1 Snapcaster Mage
1 Spellskite
2 Kiki-Jiki, Mirror Breaker
4 Deceiver Exarch
1 Pestermite
2 Electrolyze
1 Pyroclasm
4 Remand
4 Splinter Twin
4 Lightning Bolt
4 Path to Exile
1 Cryptic Command
Sideboard
2 Worship
2 Vendilion Clique
2 Negate
2 Rest in Peace
2 Threads of Disloyalty
1 Celestial Purge
4 Dispel[/deck]

[card]Worship[/card] is as-of-yet untested, but I think it’s better than [card]Lightning Helix[/card] or [card]Timely Reinforcements[/card]. The burn decks run piles of [card]Flames of the Blood Hand[/card] and [card]Skullcrack[/card]s, making life gain risky, and Zoo doesn’t seem to exist.

Worship has some overlap against Affinity, too, where the major risk is dying to a fast rush of flyers or an [card]Etched Champion[/card] with a [card]Cranial Plating[/card] attached. Affinity usually has one removal spell to disrupt the combo on the crucial turn, but they rarely have enough to clear the board for Worship. Both Affinity and Burn tend to have [card]Torpor Orb[/card]s post-board, and not cards like [card]Dismember[/card]. Often the board gets cluttered with [card]Wall of Omens[/card] and [card]Restoration Angel[/card]s.

I like that Worship ignores [card]Rakdos Charm[/card], which was another common sideboard card against Twin. My main concern is that it’s weak to [card]Ray of Revelation[/card], which one of my Affinity opponents got me with. If I was only worried about Burn, [card]Circle of Protection: Red[/card] would be a better option, and if I were only worried about Affinity, I would prefer [card]Shattering Spree[/card], [card]Stony Silence[/card], or maybe more [card]Pyroclasm[/card]s. However, one of the tricks to Modern is getting the most use out of your precious sideboard slots.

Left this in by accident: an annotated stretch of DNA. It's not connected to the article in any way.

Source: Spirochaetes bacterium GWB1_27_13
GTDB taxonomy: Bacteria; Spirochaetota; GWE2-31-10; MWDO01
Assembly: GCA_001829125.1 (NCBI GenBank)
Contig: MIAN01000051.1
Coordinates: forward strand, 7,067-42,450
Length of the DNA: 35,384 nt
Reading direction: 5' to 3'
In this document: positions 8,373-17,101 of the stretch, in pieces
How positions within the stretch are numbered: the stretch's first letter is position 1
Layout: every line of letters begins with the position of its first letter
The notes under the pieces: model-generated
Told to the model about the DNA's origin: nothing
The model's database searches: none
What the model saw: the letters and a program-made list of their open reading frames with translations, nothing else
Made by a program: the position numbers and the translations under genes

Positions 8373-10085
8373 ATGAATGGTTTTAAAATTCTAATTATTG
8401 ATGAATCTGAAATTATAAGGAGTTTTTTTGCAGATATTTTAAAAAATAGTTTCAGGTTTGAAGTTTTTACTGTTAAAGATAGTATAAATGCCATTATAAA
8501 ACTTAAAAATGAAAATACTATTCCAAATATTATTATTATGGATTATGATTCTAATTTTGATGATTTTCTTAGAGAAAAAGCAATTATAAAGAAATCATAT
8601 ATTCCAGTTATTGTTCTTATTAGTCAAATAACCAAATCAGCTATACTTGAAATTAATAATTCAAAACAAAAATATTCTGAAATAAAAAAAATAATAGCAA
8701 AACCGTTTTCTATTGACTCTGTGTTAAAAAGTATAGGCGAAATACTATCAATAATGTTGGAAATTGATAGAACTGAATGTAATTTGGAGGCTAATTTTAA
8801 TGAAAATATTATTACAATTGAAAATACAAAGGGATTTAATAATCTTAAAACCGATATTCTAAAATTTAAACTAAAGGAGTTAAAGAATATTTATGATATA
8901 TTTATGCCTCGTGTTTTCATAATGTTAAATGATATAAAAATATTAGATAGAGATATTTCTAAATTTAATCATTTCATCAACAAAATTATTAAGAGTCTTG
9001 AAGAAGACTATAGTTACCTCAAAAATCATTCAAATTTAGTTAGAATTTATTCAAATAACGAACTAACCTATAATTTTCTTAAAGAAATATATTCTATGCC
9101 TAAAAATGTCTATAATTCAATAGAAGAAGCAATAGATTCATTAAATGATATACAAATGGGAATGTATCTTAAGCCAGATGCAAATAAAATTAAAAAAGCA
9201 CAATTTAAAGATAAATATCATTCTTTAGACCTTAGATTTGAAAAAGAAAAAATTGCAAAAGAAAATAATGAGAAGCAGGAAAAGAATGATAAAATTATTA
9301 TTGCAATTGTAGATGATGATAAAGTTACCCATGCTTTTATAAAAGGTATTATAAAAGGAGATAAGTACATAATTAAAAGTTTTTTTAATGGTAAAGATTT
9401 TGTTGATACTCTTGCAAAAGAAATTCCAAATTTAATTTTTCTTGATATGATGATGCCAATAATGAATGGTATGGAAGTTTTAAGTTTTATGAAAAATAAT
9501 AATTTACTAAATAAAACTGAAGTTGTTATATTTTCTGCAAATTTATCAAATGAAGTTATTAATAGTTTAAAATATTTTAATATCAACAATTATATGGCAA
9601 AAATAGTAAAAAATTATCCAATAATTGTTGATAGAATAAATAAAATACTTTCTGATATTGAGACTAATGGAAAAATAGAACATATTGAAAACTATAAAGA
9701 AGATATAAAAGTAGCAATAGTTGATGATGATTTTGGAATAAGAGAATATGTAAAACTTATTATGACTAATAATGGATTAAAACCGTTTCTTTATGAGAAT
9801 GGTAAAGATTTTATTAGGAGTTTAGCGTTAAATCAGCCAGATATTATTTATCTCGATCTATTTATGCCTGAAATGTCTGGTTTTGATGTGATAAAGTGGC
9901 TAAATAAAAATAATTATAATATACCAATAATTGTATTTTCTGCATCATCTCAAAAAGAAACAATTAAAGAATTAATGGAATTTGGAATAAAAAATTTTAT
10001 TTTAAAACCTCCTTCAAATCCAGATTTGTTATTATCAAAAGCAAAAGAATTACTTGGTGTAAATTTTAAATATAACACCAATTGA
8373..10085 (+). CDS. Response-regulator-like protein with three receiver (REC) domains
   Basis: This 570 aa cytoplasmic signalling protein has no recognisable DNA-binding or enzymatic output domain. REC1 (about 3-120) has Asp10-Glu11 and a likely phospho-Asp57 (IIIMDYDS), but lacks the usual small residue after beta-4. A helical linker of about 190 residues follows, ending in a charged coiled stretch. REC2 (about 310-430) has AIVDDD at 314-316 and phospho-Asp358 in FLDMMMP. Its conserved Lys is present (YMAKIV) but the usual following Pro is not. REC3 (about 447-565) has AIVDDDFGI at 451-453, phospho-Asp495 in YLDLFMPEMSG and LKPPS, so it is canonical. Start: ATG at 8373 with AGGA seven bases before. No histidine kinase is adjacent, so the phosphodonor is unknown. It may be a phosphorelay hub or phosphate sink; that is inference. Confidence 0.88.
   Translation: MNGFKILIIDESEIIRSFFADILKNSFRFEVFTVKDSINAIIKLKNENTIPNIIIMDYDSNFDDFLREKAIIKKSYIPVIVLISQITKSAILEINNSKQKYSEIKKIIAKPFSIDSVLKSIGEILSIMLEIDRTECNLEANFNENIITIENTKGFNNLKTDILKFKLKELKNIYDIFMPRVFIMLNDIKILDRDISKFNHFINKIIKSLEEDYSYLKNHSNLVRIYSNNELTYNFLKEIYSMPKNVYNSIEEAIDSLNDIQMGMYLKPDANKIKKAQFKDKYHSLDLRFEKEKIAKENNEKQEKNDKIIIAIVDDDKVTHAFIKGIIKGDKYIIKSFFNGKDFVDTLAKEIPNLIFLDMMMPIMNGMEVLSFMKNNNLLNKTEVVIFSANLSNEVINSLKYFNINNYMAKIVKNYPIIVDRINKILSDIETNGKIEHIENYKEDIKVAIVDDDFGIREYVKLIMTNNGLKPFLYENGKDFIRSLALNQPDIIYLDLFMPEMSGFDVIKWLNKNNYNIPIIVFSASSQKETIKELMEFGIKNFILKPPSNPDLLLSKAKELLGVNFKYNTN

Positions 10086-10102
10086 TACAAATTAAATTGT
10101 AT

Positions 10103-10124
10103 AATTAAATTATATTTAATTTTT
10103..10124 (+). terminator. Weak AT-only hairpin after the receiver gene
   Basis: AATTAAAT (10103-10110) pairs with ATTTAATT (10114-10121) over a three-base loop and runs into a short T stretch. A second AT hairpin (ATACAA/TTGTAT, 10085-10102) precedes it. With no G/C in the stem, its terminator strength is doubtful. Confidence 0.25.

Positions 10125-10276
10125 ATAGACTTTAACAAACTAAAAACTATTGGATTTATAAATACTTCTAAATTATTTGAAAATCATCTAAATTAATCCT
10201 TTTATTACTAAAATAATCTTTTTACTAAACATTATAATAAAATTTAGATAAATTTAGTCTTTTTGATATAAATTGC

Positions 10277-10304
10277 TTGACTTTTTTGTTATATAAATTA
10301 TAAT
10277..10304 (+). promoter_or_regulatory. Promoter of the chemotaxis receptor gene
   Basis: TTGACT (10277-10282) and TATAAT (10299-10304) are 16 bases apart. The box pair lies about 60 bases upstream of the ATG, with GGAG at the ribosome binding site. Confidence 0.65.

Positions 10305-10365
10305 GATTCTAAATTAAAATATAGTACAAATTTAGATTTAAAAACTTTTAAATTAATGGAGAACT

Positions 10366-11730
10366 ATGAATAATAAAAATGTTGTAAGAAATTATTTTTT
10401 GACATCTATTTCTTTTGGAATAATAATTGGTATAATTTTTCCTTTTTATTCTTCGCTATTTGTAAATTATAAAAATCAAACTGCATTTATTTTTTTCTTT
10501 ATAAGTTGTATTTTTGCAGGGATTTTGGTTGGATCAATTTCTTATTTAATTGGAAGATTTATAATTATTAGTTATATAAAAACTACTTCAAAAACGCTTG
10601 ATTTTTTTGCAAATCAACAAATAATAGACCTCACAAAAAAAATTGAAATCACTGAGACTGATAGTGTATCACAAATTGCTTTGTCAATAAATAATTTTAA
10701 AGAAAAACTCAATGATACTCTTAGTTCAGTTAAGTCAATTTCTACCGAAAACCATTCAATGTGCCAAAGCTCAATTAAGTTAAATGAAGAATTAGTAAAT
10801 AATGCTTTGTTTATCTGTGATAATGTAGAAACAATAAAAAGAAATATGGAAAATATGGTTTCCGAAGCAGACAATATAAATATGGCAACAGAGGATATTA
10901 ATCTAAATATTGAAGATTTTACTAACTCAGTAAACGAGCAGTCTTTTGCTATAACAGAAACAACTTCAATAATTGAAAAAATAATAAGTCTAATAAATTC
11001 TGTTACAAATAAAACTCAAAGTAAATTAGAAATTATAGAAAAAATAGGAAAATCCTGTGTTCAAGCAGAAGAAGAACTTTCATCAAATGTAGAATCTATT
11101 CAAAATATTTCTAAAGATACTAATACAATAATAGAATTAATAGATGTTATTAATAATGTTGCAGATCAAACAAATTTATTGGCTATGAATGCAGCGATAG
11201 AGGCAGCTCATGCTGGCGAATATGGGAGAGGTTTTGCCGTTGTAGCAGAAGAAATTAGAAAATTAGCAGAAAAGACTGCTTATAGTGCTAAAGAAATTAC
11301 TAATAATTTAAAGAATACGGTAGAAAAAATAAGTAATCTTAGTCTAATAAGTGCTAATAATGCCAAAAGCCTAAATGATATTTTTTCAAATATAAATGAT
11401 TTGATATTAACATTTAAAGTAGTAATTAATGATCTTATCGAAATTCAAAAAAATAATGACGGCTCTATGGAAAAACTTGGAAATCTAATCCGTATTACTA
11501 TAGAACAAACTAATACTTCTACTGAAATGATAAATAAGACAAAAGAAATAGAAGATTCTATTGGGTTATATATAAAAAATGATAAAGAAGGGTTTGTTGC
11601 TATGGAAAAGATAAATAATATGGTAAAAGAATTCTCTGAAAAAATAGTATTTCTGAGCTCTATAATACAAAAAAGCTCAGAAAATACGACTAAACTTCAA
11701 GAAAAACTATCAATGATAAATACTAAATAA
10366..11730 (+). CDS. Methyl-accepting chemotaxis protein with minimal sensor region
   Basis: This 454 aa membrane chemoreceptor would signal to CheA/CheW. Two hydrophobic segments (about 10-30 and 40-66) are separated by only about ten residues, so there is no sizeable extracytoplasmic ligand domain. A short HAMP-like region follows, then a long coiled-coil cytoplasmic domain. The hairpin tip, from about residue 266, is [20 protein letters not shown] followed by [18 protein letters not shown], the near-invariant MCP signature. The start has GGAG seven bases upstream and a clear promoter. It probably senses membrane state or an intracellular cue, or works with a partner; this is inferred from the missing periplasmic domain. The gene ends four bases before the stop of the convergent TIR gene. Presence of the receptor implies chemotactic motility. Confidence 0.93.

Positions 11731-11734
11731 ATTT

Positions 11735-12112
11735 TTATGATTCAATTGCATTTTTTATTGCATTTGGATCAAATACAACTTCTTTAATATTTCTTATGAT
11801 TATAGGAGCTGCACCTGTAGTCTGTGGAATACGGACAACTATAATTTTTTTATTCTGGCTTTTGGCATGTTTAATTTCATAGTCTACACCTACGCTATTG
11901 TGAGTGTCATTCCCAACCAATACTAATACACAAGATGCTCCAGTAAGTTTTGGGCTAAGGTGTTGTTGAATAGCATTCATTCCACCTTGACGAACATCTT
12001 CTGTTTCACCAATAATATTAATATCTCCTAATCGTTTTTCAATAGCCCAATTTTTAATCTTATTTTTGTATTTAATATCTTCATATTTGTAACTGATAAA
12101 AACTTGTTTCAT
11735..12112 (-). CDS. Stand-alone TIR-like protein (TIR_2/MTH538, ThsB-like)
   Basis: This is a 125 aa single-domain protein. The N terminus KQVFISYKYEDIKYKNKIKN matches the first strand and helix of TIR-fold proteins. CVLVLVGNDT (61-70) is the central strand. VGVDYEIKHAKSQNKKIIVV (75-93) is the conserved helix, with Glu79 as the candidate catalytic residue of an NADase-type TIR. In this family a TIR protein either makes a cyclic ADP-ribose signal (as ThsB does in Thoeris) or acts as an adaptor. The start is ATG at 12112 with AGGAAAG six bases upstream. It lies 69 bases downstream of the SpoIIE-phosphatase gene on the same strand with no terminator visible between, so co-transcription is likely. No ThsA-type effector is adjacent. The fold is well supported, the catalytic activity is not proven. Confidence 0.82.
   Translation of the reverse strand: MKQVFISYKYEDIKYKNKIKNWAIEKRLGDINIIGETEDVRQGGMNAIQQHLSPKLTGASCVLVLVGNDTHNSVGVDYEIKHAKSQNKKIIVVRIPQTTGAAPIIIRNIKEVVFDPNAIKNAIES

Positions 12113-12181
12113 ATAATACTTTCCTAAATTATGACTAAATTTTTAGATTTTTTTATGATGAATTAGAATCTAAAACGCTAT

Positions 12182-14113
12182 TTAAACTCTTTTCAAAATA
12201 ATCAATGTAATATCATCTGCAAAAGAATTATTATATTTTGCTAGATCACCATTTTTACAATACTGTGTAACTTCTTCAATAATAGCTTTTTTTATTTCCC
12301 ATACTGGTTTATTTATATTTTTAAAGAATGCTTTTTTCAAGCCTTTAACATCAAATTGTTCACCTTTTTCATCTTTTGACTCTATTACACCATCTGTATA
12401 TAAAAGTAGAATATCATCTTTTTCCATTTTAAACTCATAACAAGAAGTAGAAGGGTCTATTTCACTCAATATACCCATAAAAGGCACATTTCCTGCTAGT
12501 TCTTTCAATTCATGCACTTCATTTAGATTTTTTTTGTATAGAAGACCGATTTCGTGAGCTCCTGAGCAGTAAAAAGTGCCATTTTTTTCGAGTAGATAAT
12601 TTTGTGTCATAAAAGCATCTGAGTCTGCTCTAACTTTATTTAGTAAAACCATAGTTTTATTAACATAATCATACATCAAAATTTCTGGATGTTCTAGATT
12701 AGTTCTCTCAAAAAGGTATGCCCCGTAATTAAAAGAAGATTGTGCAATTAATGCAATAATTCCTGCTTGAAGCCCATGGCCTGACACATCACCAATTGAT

[card]Vendilion Clique[/card] moves back to the board. Throughout the tournament, Clique was either my best card or my worst, and most of that is because it’s so matchup dependent. At the time, I was lured by the idea of having another creature to blink with [card]Restoration Angel[/card], but consistency is more important.

The second [card]Cryptic Command[/card] in the board was worse than a second [card]Negate[/card] would’ve been, especially against Scapeshift where mana is tight and multiple counters are necessary. A package of two [card]Negate[/card] and two Cliques, backed up by [card]Dispel[/card], should move this matchup from close to favored.

[card]Electrolyze[/card] overperformed, and its consistent goodness is why the second is now in the main deck. Against the deck’s trickier matchups, like Jund and Affinity, Electrolyze gives you a chance to pull back into a losing game.

Recap

UWR was developed for Modern by Joe Bernal and myself, and it qualified both of us for PT San Diego during the tail end of the last PTQ season. It is an interactive deck with a powerful nut draw, good board development, and a great deal of flexibility.

It’s also one of the most fun decks I’ve ever played, and the only one in the format that can put a Splinter Twin on a Wall of Omens. If you’re anything like me, that’s a huge plus. Give it a shot if you haven’t yet.

As for the tournament, I already miss Kansas City.

The chairs were comfortable.

The convention food was cheap and freshtasty.

The parking was free.

The BBQ was excellent.

The Modern was fun.

Thanks for tagging along,

Caleb Durward